Like a Russian bot corrupting U.S. elections, or a new prime minister wreaking havoc in the U.K., a protein named BORIS is showing itself to be a malevolent player in some childhood cancers. New research fingers BORIS as a culprit that can hack the neuroblastoma genome, rousing the cancer cells from dormancy after certain types of treatment, and allowing the cancer to relapse.
The work, published last month in Nature and led by Rani George MD, PhD, at the Dana-Farber/Boston Children’s Cancer and Blood Disorders Center, also implicates BORIS in drug resistance in several other cancers.
Looping in drug resistance
When a cell needs to switch on a particular gene, the long chromatin fibers in which our DNA is packaged form loops. These chromatin loops bring gene promoters and gene enhancers together in close proximity, enabling a gene or group of genes to be turned on and expressed. In neuroblastoma, the study found, BORIS forms and anchors new loops, turning on many genes at once. And not in a good way.
“It regulates the expression of genes that keep resistant neuroblastoma cells alive,” says senior investigator George.
Children’s cancers may be especially vulnerable to BORIS’s action. Unlike adult cancers, they are rarely caused by DNA mutations. Instead, they typically arise as a result of epigenetic influences, including factors that alter chromatin loops and modify the expression of important genes. Epigenetic factors also contribute to drug resistance.
Probing neuroblastoma resistance
George and colleagues began by treating human neuroblastoma cells with drugs that inhibited its one known targetable mutation, in the gene ALK (discovered by George a decade ago) until the cells became ALK-resistant. The resistant cells also had increased copies of MYCN — an oncogene that helps drive neuroblastoma and portends a poor prognosis, but which cannot be targeted directly.
To better understand how resistance develops, the team then performed single-cell RNA sequencing on drug-sensitive, partially resistant, and fully resistant neuroblastoma cells to see what genes were being turned on and off in each cell state.
That’s when they discovered two things.
“As we treated the cells with ALK inhibitors, some regressed to a more primitive state, expressing a number of self-renewal factors,” says George. “After staying dormant in that state for a while, they began to recover and proliferate. That’s when BORIS appeared.”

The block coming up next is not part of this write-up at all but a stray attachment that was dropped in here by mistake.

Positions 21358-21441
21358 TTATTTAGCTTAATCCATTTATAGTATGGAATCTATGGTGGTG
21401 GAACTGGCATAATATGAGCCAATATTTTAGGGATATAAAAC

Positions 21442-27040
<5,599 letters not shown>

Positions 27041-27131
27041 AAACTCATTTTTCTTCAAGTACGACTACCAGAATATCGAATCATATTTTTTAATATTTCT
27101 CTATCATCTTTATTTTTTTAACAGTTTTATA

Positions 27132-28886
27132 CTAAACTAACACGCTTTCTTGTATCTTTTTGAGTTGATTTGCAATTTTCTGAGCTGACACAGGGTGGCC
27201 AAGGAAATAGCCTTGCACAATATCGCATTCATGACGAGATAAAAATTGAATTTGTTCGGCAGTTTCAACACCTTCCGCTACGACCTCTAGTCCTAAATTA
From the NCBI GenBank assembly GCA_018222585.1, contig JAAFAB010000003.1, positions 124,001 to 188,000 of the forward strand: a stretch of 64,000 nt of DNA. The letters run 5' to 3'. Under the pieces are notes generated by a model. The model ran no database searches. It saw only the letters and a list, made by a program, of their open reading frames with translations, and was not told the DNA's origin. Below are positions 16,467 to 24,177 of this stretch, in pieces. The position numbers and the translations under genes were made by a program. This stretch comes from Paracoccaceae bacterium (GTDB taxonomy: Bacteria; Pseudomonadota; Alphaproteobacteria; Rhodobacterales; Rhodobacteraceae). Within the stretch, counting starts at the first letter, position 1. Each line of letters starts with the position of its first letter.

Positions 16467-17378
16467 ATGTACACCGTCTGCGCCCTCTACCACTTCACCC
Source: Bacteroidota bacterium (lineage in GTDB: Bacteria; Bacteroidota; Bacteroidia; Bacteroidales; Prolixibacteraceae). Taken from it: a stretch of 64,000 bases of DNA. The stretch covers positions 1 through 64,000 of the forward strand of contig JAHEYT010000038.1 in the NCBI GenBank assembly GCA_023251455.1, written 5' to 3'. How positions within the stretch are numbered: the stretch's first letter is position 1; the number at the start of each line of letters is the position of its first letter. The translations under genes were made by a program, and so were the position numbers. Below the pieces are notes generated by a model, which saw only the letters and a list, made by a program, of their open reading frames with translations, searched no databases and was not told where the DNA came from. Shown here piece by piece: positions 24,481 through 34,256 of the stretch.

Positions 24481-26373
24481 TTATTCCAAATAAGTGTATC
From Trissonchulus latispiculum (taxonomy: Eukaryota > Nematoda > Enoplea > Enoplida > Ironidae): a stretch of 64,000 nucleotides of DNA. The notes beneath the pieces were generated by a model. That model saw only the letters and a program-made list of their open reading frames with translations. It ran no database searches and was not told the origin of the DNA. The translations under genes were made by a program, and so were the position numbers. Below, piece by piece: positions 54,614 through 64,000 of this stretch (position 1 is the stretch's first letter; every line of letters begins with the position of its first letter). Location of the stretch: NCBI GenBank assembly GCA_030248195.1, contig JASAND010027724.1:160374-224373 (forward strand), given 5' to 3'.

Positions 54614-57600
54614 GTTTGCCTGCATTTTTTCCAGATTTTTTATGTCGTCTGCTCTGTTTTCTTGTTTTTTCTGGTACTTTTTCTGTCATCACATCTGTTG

Bringing in BORIS
RNA sequencing showed that the tumor cells that had emerged from dormancy — and began proliferating again — were making large amounts of BORIS. The cells still carried ALK mutations and had increased DNA copies of the MYCN oncogene. But the cancer no longer needed those to grow.
“The cells had evolved to a completely different phenotype,” says George. “They were nothing like the original neuroblastoma cells. The mutated ALK gene wasn’t expressed at the protein level, and even though the cells had 50 to 100 copies of the MYCN oncogene, these were not being expressed either.”
Instead, driven by BORIS, the cells were turning on a host of factors usually seen in early neural tissue.
“We found that overexpression of BORIS in neuroblastoma correlates with a poor patient outcome,” says George.
The team went on to look at gene expression in other cancers. In Ewing sarcoma, glioblastoma, non-small-cell lung, breast, and ovarian cancers, BORIS expression was higher in recurrent, treatment-resistant cancers versus their low-risk counterparts.
George and her colleagues are now beginning to seek ways to target BORIS. The Nature paper provides clues that inhibiting a protein called BRD4, which works together with BORIS to promote gene expression, could curb the growth of tumors in which BORIS is active, to a greater extent than neuroblastomas not expressing BORIS.
A detective story
At first glance, BORIS didn’t seem to be a likely cancer target. Normally, it is expressed only during embryonic development, and is later found only in testes and ovary cells. But it’s been popping up in a growing number of studies, raising questions about what it is doing.
“We discovered a previously unidentified role for BORIS,” says George.
An avid reader of detective novels, she likens her team’s research to a forensic investigation.
“Someone you never suspected can turn out to be the culprit,” she says. “Then the burden is to prove your case to the scientific ‘jury’ of your peers.”
Although the formation of chromatin loops was an unexpected twist, this investigation provides new clues that could pay large dividends in the future.
David N. Debruyne and Ruben Dries of Dana-Farber Cancer Institute were first authors on the Nature paper. This work was supported by the National Institutes of Health (grants R01CA197336 and R01CA148688), a Hyundai Hope on Wheels Scholar Grant, the Alex’s Lemonade Stand Foundation/Northwestern Mutual Foundation, and the American Cancer Society (PF-16-146-01-DMC). See the paper for a complete list of authors and disclosures.
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